After a year and a half of being married, I gained 25 pounds which put me right back at the weight I started with. For my height, this is the healthy, normal weight for me but I struggled with the mindset of it. I hated that I gained 25 pounds. I was in the process of getting certified to become a personal trainer and felt so much pressure to be "perfect" and eat "perfectly.” I saw several fitness social-media accounts and got so frustrated because I wanted to look like them and felt that I was "supposed" to look like them. Most days it was all I could do to even wake up and get out of bed. I had no more energy to exhaust on obsessing over calories and seeking “perfection.” I was severely depressed and anxious all the time! I just wanted to feel normal.

I hired a personal trainer in July of 2016 to further push myself and achieve my fitness goals. This was a turning point for me. Putting the majority of my focus on my fitness goals helped immensely. I had something to work towards and it was something I loved doing. I finally started feeling normal again.

But it was a new normal. I realized that when your life changes, you change with it and you find your new normal. Things won’t ever be as they were and that’s perfectly okay. I was finally living life and enjoying it, rather than just going through the motions.

I still needed to focus on my overall health. A lot of my health and happiness came along after being introduced to Veganism and changing over to a Vegan lifestyle. I have been able to stop taking two of my four medications and am working on getting off of the other two. My goal is to heal my body from the inside-out and be healthy mentally, emotionally, and physically. I have spent a lot of time trying to find what works for me and what makes me feel my best. My fitness journey has been up-and-down and all around. I have overcome an eating disorder and the fear of living life. It took me years to find balance and peace with who I am but I finally feel like I’m on the right path.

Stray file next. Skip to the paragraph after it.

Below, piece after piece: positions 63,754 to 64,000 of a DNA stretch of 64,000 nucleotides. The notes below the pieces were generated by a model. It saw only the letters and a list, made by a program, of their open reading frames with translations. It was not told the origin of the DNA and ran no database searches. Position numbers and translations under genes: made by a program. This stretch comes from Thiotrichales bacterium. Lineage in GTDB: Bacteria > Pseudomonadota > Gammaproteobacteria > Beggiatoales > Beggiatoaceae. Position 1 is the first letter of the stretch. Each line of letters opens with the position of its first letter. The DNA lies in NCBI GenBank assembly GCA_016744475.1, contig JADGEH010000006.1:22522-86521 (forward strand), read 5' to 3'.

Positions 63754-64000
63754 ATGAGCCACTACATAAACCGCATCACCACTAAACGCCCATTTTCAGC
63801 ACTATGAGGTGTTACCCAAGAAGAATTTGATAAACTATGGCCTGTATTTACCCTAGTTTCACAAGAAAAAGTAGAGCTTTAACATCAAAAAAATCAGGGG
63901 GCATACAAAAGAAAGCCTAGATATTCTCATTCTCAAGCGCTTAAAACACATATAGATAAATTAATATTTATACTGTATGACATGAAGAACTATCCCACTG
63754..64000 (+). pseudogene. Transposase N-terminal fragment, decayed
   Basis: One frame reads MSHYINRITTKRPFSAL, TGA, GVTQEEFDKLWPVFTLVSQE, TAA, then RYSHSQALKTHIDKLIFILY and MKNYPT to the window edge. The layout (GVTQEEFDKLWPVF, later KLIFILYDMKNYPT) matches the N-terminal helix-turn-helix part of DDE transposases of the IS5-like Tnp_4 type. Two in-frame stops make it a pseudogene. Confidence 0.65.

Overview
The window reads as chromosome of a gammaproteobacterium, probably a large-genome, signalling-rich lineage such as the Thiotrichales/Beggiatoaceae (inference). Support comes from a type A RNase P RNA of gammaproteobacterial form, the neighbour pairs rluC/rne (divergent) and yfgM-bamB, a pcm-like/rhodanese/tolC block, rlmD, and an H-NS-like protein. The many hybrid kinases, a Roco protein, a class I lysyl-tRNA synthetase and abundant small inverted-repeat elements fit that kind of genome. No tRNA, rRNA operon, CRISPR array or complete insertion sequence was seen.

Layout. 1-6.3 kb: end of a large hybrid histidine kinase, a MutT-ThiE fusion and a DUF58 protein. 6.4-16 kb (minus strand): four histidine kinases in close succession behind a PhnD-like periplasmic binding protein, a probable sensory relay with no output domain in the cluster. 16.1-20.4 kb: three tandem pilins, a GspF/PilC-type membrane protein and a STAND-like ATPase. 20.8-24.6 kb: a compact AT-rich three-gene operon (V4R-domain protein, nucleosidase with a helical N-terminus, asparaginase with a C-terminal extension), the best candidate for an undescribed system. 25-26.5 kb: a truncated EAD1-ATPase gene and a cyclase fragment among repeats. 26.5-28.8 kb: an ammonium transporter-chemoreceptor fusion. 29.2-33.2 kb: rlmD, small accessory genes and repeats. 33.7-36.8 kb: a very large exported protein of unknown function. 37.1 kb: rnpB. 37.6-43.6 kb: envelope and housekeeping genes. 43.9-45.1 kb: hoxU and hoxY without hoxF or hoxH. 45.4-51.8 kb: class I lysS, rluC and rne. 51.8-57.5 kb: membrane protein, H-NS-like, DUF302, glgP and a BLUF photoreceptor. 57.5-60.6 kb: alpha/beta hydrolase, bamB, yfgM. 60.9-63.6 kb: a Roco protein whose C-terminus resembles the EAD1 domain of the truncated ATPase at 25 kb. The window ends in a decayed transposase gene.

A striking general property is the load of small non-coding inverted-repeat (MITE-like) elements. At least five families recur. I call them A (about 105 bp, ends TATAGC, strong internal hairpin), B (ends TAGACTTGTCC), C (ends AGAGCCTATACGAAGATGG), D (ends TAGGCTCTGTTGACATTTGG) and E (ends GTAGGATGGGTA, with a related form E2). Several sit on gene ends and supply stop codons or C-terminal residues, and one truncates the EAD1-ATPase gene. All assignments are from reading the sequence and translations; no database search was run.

To anyone dealing with anxiety and/or depression, know that you’re going to make it. No matter what comes your way, you will find a way through it and you will come out stronger than before! Know that your journey is going to look completely different than anyone else’s and that you shouldn’t compare yourself. You’ll feel normal again, but sometimes it will be a new normal. Life is messy and uncertain and the only thing you can do is take care of yourself, go with the flow and do what makes you happy. Ever since I started exercising back when I first went to college, it has been my therapy. It has been my happy place and frees me from my mind. Despite everything that I went through, I continuously exercised. I always made time for that. Find that thing that you can always go back to and that makes you feel good and alive. Focus on what puts you in a positive mind space. Keep trying. Keep going. Breathe. It will all work out in the end. Everything happens for a reason.

Brooke is a health and fitness enthusiast, an ACSM certified personal trainer, a bookworm, a model, and a Mercedes-Benz fanatic. She lives in Salt Lake City with her husband, Mike. Her goal is to help people find peace and happiness through health, fitness and creating a life they love.

Brooke is a health and fitness enthusiast, an ACSM certified personal trainer, a bookworm, a model, and a Mercedes-Benz fanatic. She lives in Salt Lake City with her husband, Mike. Her goal is to help people find peace and happiness through health, fitness and creating a life they love.


  • "Sweater Weather" by The Neighbourhood
  • "Video Games" by Lana Del Rey


“Most of the shadows of this life are caused by standing in one’s own sunshine.” –Ralph Waldo Emerson

If I could positively change the world I would: help everyone create a life of health and happiness.

I am most proud of my ability to: to empathize with others and love others.